Eight years ago this week, a European mission went where no one, or probe, had gone before, Saturn's huge moon Titan, and a new video animation is recounting that historic landing by the Huygens spacecraft.
The European Space Agency's unmanned Huygens probe dropped onto the surface of Titan on Jan. 14, 2005, three weeks after separating from its parent Cassini spacecraft. The new animation, which was created by ESA using real Huygens data, captures the last portion of the lander's 2 1/2-hour descent through Titan's thick, nitrogen-based atmosphere.
The new Huygens landing video, which runs for 1 minute and 40 seconds, shows the touchdown from a variety of angles and ends with a real photo Huygens took of Titan's surface.
Though Huygens stopped sending data home to Earth 90 minutes after touching down, the landing continues to teach researchers about Titan.
An analysis of Huygens data published late last year, for example, determined that the 400-pound (181 kilograms) probe bounced, slid and wobbled to a stop 10 seconds after first contacting the moon. The study suggests that Titan's surface at the time had the consistency of soft, wet sand with a fragile crust on top, researchers said.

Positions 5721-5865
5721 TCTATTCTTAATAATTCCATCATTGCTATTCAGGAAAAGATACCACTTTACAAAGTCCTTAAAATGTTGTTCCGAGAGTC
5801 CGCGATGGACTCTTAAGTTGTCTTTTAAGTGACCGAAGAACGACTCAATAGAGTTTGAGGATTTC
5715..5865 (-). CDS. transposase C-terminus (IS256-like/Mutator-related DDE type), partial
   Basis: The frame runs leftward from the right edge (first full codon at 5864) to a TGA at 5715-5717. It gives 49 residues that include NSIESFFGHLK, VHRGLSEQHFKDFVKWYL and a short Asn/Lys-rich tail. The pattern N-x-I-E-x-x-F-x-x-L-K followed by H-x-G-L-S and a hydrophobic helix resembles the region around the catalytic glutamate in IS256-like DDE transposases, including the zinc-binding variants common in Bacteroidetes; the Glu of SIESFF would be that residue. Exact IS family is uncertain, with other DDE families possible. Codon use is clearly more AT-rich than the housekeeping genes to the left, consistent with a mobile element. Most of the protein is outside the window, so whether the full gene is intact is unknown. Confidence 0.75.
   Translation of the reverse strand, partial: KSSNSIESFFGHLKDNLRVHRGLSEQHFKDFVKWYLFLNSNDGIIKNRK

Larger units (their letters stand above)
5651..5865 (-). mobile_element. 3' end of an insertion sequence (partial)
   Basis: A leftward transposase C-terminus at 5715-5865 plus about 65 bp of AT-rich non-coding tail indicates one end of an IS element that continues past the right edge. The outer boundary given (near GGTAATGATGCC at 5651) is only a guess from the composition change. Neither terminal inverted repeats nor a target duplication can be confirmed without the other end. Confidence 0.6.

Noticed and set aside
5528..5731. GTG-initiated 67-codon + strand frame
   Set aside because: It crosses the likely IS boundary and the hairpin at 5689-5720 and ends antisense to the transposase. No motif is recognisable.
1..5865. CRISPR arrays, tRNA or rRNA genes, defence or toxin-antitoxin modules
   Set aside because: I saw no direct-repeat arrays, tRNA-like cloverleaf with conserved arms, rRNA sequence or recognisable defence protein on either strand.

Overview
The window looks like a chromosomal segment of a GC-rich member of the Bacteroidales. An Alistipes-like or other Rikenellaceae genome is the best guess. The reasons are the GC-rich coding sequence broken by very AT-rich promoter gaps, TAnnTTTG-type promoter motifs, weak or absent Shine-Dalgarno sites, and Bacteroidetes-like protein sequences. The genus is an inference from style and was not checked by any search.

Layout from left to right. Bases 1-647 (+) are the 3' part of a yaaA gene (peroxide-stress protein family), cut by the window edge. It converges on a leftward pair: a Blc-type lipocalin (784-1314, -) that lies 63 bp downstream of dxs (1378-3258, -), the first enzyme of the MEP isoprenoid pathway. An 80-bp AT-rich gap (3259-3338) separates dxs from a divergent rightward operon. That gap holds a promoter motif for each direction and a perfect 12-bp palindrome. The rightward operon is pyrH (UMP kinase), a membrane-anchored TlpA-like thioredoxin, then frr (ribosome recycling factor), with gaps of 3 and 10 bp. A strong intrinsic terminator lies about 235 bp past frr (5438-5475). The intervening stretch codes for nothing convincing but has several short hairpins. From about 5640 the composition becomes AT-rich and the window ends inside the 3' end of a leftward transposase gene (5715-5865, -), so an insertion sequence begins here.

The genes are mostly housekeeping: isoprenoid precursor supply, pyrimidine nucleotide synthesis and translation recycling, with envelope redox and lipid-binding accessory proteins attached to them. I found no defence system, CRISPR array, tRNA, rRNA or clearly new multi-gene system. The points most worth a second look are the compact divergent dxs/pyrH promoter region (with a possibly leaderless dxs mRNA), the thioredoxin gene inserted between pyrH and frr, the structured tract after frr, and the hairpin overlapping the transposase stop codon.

Titan is the largest moon of Saturn, and the second-largest moon in the entire solar system (only the Jupiter satellite Ganymede is bigger). With a diameter of 3,200 miles (5,150 kilometers), Titan is nearly 50 percent wider than Earth's moon.
Titan is the only object in the solar system besides Earth known to host stable bodies of liquid on its surface. But Titan's lakes and seas contain methane and ethane rather than water, as the huge moon has a weather cycle based on hydrocarbons.
Complex carbon-containing molecules are known to swirl about in Titan's atmosphere, further intriguing scientists who regard the moon as one of the best places in the solar system to look for alien life.
The $3.2 billion Cassini-Huygens mission, a joint effort involving NASA, ESA and the Italian Space Agency, launched in 1997 and arrived at Saturn in 2004. While Huygens is now a feature of the Titan landscape, the Cassini spacecraft continues to study the ringed planet and its many moons. Its mission has been extended through at least 2017.